book review, D W Peach, fantasy

The Ferryman and the Sea Witch by D Wallace Peach

After King Thayne’s navy capture and kill a daughter of the Sea Witch, any ship that seeks to sail the deep waters surrounding the island nation of Brid Clarion is doomed until the king pays his blood debt. All save one, the Windwraith, captained by Callum, the titular ferryman. Due to his act of kindness in attempting to save the captured merrow, Callum is allowed traverse the deep waters, but his boon is more a curse than a blessing.

The Ferryman and the Sea Witch presents an interesting fantasy world, where elemental merrow control the seas, and two kingdoms are paralyzed by their pride.

Thayne, king of Brid Clarion, refuses to pay the blood debt to the Sea Witch, but happily supplies Callum with victims to sacrifice when he crosses the deep. He’s so unscrupulous that one wonders why he didn’t seek to father a child and toss it to the Sea Witch in order to end the embargo on sea travel decades ago.

On the other side of the deep lies Haf Killick, a raft nation of anchored ships rotting away under the brutal leadership of Queen Caspia. Perhaps once her followers were pirates who survived by plundering, but they’re now solely dependent upon Callum’s frequent visits with supplies. Caspia’s vulnerability might make more sense if she didn’t have King Thayne’s son living with her. How or why this scenario came about isn’t explained, but why such a ruthless woman allowed the heir to survive when she could have ended the curse and freed her people is puzzling.

I loved the merrow. In appearance like mermaids, the mercurial spirits are like the personification of the sea itself. Constantly making bargains with the humans, they’re shown to be consistently more patient and merciful than mankind.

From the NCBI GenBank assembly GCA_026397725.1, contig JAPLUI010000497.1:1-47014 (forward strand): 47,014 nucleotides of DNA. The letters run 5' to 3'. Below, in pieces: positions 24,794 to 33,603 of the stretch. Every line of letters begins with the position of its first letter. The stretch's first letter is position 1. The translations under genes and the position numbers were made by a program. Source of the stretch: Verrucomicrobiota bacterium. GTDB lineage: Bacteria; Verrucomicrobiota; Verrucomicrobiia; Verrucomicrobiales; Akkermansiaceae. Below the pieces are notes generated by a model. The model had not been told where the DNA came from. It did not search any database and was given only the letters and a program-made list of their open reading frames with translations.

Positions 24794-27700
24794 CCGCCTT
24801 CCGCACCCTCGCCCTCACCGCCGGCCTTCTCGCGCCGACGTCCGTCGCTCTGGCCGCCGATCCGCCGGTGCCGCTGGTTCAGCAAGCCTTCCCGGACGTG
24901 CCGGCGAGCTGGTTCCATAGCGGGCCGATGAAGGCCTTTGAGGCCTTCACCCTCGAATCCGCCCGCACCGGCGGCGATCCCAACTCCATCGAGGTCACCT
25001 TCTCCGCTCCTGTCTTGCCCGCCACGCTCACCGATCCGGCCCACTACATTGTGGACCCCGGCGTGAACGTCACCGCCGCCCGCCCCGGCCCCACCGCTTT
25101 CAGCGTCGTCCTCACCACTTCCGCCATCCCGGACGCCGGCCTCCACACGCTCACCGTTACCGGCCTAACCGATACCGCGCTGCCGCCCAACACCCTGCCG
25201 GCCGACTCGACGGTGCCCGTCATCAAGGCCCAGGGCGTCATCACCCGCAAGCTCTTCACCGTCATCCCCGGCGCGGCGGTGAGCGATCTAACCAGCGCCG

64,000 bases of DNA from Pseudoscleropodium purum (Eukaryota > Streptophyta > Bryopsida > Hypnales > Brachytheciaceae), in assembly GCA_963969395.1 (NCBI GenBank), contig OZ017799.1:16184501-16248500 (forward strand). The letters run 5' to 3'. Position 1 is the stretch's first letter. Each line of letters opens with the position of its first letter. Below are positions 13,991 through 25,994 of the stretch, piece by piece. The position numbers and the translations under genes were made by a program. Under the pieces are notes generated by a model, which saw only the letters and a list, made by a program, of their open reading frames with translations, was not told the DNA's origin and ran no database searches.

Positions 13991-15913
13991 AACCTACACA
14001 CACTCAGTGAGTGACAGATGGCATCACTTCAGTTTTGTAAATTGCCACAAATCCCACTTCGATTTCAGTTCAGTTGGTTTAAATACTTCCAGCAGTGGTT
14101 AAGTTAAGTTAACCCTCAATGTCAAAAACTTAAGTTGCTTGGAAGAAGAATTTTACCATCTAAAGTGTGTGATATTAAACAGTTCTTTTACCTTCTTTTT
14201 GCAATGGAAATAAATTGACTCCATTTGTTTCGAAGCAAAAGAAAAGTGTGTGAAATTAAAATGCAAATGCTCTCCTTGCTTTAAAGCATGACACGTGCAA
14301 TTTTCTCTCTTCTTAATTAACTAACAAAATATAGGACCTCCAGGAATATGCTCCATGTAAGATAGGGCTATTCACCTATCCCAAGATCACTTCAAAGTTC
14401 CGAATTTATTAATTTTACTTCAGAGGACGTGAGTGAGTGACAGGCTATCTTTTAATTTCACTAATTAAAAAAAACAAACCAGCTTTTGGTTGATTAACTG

Callum is a good, complex character. Despite his initial act of disobedience, he doggedly performs his duty, sacrificing many people as he caters to the whims of Thayne and Caspia. Although he is broken by their orders, he continues to carry them out. His actions brought to mind people who commit atrocities and defend themselves by saying they were told to do it. Completely mentally defeated, he never utilizes his unique ability to his advantage or to find another way out of his predicament.

Daylin, guardian to the Princess, is my second favorite character. Unlike Callum, she is always looking for a different way to do things. I loved that aspect to her character, as well as her selfless nature, and the heroic way she bore her suffering.

While I loved the idea of the island nation of Brid Clarion and the kingdom of old ships, Haf Killick, I would have loved a little more world building to explain how they came about and functioned.

I would have also liked to know why the merrow was captured in the first place, and why Caspia and Thayne waited twenty years to pay the debt. I’m sure they had their reasons, but it wasn’t clear to me why they’d waited. They could have had more children.

The writing flows well, with an almost fairytale quality, and many of the descriptions of the sea and ships are beautiful.

I award The Ferryman and the Sea Witch

8 thoughts on “The Ferryman and the Sea Witch by D Wallace Peach”

  1. Thanks so much for the review, Iseult. What a wonderful surprise to find it here. I actually loved that you were engaged enough to want more backstory. It’s a challenge to know how much to share without slowing down the plot. I’m glad you enjoyed the characters and the writing. Huge thanks for reading! 🙂

    Liked by 1 person

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